PINELLAS PARK — Community policing and crime prevention are the latest victims of the budget crunch for this city.
There have been no layoffs, but the Pinellas Park Police Department is down seven officers, from its normal contingent of 102 to 95, as a way to meet expected reductions in property tax revenues. The number was decided during discussions between police Chief Dorene Thomas and City Manager Mike Gustafson.
"They feel that's a good number … 95 is certainly a number we can work with at this point," police spokesman Sandy Forseth said. "But we did lose a little bit of capability."
One of those losses was the city's crime prevention officer, a position held until the past few weeks by Donna Saxer. When Saxer was moved out of the position as a part of the department's normal rotation, it was left unfilled.
That means, for example, that neighborhoods that want to establish a crime watch area may not be able to do so because the department can't spare anyone to help, Forseth said. Existing neighborhood watch groups will continue.
The community outreach that was part of Saxer's job may also go undone.
Those include responsibilities for the department's participation in the American Cancer Society's Relay for Life and other such activities. Forseth said the department's participation in those will be decided on a case-by-case basis.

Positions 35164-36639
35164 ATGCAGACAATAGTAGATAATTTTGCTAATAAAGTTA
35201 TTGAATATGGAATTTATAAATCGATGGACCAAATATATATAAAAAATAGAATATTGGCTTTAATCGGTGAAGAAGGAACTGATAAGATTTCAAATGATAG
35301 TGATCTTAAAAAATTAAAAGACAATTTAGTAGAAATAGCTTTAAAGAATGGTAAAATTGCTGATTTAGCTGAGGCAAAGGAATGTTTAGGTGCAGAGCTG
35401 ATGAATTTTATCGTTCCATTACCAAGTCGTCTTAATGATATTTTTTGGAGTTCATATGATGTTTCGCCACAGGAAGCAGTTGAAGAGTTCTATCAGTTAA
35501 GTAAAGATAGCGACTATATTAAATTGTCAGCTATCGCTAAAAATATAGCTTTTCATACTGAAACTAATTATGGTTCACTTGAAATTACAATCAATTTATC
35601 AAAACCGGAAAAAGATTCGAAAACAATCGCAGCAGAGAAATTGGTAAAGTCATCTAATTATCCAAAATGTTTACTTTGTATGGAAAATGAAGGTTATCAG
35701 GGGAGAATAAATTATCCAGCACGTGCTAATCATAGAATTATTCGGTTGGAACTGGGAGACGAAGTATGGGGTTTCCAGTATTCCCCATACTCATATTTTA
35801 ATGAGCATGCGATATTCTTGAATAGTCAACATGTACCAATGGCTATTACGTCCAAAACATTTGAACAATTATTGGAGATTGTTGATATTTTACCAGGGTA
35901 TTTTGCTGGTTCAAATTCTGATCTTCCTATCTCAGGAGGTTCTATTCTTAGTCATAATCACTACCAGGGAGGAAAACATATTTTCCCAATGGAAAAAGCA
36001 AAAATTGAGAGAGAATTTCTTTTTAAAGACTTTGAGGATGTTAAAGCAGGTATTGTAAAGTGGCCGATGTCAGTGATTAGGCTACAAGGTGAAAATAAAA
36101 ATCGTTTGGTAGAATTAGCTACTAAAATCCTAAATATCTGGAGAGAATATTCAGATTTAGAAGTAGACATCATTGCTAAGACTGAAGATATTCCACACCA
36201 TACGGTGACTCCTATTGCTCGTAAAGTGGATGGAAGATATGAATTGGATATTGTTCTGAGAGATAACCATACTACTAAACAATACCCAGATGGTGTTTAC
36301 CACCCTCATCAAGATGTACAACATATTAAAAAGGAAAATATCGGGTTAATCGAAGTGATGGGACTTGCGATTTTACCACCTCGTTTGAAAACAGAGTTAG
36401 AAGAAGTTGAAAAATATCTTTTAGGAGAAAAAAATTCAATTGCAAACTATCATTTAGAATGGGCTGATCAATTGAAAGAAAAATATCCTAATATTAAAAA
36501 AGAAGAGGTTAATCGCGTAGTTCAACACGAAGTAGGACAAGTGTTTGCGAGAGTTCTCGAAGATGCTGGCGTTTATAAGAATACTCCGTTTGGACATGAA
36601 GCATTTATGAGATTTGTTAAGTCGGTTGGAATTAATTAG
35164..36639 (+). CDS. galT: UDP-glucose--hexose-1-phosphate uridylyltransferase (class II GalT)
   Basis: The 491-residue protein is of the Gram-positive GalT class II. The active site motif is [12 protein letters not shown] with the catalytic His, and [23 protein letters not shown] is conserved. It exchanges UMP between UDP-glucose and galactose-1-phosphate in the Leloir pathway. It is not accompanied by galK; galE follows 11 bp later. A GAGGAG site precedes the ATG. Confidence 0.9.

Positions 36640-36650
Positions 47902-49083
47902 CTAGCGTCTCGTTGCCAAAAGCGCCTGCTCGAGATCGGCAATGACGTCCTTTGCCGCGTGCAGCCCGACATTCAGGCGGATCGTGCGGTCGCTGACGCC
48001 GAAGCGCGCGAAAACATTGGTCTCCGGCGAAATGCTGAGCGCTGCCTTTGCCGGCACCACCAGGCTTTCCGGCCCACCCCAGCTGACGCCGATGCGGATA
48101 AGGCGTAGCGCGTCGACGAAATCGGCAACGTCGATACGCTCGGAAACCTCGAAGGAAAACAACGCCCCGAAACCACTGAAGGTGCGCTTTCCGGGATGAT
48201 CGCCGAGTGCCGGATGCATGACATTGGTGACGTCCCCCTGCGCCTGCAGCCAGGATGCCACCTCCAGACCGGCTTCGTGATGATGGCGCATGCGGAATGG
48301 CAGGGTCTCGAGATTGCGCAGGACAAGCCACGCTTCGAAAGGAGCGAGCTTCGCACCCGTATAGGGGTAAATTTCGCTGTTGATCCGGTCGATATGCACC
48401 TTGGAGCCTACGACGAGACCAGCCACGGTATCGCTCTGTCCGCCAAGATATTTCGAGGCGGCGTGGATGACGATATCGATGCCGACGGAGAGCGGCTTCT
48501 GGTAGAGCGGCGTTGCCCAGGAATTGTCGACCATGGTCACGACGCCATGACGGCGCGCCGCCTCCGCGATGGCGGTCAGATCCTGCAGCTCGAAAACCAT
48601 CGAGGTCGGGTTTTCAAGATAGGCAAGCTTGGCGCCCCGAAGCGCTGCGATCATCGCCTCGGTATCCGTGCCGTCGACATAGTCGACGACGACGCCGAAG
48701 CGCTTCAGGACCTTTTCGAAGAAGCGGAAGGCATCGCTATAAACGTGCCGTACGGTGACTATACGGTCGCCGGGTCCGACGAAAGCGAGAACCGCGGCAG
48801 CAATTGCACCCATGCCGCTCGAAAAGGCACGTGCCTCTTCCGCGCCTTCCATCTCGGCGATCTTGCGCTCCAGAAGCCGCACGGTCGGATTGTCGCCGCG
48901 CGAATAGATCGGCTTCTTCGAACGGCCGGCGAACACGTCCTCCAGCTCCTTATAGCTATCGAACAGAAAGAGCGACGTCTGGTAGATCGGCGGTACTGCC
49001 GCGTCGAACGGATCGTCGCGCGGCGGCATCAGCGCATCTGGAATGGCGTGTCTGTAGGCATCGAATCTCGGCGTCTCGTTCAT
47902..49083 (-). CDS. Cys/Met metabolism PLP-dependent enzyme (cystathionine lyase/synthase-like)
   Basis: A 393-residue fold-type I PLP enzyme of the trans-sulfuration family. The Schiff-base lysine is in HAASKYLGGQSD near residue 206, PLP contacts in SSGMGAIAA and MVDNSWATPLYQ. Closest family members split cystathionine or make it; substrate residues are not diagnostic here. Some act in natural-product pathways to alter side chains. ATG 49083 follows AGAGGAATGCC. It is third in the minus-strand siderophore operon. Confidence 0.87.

Also gone are the bicycle and motorcycle units. The goal, Forseth said, was to make sure as many officers were in the patrol unit as possible.
Forseth said the department is looking for other ways to fund the seven officers. One possibility, he said, is a federal grant. If the department receives it, then one or more of those seven positions could be filled.
Although the city's leaders have maintained they have the budget crunch under control, this is not the first indication that belt-tightening is taking place behind closed doors.
Last November, firefighters complained that staffing had gotten so low that expensive trucks were left sitting much of the time.
At the time, the city said primary response vehicles were not affected and that, in any case, nearby departments would back up Pinellas Park's firefighters and supply needed equipment under the countywide mutual aid agreement.
Then in January, officials said they expected a $2 million to $3 million shortfall for the 2009-10 fiscal year.
But in February, the city seemed to do an about-face when it came to granting raises to firefighters. The council voted to give them guaranteed overall raises of about 3 percent each of the next three years.
Now police officers will have their turn.
Their union is negotiating a new contract with city officials, and some officers have complained that they are underpaid compared to law enforcement personnel in other Pinellas municipalities.
Reach Anne Lindberg at email@example.com or (727) 893-8450.